These aren't bad people by any stretch and I realize that, to many people, computers are a necessary evil. One cannot work effectively today without some basic computing skills.
And large organizations would be advised to be proactive in addressing user education by providing training classes, maybe even mandatory training classes since skills range very widely from utter neophyte to supreme guru. And there's no more cost effective process than preventative education.
Anyway, my shining example of an end user that could definitely use a refresher course or five recently took place. Somehow, in the course of using her computer, she replaced her original signature file with, brace yourself, the text from a Nigerian spam email. I don't know how, I don't know why and she has no insights into how it could have happened except that it must have been a hacker.
And so, each and every email she was sending was automatically appended with the Nigerian email. Which convinced her that her computer was under the control of a master mind hacker or somesuch.
The fix was, as you'd guess, simple. I deleted the signature file, made up a new one with her actual contact info and saved it. Done.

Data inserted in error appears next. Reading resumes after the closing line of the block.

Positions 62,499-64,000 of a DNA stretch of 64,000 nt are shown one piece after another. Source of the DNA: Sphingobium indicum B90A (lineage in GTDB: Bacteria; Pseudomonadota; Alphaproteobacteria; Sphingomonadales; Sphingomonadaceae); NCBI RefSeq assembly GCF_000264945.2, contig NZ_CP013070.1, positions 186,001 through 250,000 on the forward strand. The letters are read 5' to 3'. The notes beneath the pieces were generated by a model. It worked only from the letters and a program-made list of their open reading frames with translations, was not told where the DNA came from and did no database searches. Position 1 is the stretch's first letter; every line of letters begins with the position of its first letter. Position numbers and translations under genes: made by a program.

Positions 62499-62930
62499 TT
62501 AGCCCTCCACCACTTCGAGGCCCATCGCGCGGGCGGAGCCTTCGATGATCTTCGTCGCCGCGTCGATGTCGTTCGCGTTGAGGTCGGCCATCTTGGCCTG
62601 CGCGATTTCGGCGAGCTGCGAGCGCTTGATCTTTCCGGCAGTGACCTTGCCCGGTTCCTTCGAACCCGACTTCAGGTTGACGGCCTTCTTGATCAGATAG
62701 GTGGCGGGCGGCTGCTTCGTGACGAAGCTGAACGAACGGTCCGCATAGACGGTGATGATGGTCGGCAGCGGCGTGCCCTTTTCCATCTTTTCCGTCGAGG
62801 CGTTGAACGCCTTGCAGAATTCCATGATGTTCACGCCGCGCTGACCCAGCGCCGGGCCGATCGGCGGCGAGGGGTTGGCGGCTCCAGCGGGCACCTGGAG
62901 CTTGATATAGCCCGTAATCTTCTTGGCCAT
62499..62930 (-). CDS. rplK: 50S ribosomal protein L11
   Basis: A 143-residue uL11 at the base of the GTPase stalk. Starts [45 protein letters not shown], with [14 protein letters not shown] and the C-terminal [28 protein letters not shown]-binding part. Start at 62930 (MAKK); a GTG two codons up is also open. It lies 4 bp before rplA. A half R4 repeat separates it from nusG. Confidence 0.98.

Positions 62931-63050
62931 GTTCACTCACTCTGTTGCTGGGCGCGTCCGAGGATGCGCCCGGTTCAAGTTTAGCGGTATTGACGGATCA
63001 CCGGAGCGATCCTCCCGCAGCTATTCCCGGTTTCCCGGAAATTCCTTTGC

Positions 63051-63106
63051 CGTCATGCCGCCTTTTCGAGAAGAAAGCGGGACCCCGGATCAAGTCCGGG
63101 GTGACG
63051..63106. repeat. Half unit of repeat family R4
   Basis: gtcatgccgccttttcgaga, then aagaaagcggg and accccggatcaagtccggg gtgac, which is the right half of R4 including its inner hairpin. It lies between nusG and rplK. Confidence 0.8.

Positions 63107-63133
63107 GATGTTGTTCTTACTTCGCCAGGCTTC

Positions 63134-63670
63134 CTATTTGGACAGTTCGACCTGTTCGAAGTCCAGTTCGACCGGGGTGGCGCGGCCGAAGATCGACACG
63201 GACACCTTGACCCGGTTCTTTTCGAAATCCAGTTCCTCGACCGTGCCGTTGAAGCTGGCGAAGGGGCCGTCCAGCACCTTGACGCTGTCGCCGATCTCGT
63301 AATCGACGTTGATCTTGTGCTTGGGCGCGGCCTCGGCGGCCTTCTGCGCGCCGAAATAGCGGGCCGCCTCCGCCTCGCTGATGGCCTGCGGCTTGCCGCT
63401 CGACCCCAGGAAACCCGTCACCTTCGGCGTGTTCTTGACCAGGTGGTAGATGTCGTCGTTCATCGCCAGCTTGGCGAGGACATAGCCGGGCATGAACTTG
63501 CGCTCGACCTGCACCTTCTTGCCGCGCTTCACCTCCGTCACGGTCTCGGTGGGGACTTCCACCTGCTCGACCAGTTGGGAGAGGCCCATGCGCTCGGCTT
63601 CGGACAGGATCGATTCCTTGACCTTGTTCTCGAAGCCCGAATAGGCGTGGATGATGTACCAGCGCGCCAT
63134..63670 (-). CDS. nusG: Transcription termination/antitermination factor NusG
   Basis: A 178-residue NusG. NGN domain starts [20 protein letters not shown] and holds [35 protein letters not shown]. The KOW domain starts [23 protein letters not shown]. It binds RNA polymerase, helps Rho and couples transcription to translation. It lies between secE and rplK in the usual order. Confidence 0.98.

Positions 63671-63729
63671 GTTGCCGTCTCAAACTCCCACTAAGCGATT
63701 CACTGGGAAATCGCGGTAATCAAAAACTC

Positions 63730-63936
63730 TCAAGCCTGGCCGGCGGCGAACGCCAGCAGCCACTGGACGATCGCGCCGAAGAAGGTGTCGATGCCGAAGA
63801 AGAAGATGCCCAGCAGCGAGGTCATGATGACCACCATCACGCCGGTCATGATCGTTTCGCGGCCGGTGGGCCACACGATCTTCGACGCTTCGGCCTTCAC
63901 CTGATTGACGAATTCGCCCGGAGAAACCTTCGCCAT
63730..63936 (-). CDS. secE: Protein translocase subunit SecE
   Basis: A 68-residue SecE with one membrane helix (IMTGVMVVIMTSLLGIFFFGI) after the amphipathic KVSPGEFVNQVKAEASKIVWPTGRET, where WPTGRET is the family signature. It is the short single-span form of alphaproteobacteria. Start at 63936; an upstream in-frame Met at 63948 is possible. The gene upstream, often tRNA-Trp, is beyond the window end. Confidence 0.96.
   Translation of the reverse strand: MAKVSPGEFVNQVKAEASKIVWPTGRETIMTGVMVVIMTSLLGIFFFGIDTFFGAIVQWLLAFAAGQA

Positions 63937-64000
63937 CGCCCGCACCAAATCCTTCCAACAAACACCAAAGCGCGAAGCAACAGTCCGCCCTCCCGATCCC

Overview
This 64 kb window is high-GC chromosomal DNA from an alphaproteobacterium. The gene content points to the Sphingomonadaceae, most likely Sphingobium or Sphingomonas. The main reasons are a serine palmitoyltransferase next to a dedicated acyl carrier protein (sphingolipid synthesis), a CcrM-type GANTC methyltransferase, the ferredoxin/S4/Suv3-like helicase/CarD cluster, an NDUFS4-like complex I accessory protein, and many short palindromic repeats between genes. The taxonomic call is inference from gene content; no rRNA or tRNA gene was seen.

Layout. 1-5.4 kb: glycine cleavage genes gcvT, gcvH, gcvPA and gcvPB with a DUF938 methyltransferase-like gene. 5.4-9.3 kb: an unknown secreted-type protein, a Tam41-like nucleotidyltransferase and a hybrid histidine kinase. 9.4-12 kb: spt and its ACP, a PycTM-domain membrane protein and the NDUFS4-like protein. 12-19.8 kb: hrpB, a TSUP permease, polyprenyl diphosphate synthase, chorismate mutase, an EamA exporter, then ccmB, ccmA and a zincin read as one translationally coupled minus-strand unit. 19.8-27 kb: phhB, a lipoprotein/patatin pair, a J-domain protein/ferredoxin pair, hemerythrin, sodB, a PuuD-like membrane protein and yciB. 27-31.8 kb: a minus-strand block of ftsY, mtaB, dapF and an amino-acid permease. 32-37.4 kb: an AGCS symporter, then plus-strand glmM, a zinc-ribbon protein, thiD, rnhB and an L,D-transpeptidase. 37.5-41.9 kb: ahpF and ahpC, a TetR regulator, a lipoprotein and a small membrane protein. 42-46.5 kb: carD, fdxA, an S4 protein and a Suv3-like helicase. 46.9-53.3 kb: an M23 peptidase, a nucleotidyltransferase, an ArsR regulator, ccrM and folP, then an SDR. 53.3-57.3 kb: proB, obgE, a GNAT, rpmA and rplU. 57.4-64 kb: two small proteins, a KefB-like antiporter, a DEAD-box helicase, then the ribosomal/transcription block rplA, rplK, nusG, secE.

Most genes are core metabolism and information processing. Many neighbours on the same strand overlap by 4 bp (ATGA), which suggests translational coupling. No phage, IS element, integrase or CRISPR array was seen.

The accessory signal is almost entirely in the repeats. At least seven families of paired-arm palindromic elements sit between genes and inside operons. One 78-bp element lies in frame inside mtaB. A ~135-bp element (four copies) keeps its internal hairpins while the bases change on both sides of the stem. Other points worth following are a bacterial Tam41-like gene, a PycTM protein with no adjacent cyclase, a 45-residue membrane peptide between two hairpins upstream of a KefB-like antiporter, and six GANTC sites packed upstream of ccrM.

If this was only an isolated incident then I'd probably not even bother writing this up. But I get these events on a regular basis. Users unclear on what is happening reacting to error messages (usually just clicking them closed without reading or writing the numbers down for me) and then re-interpreting what they see happening through their faulty lens of non-tech knowledge.
Much of my job is merely wading through the nonsense information to get to what is actually not working. It is sometimes funny but much more often it is like being led down a path while blindfolded and there are branches growing out in the path to jab you in the face on the way by. Not so much fun, eh?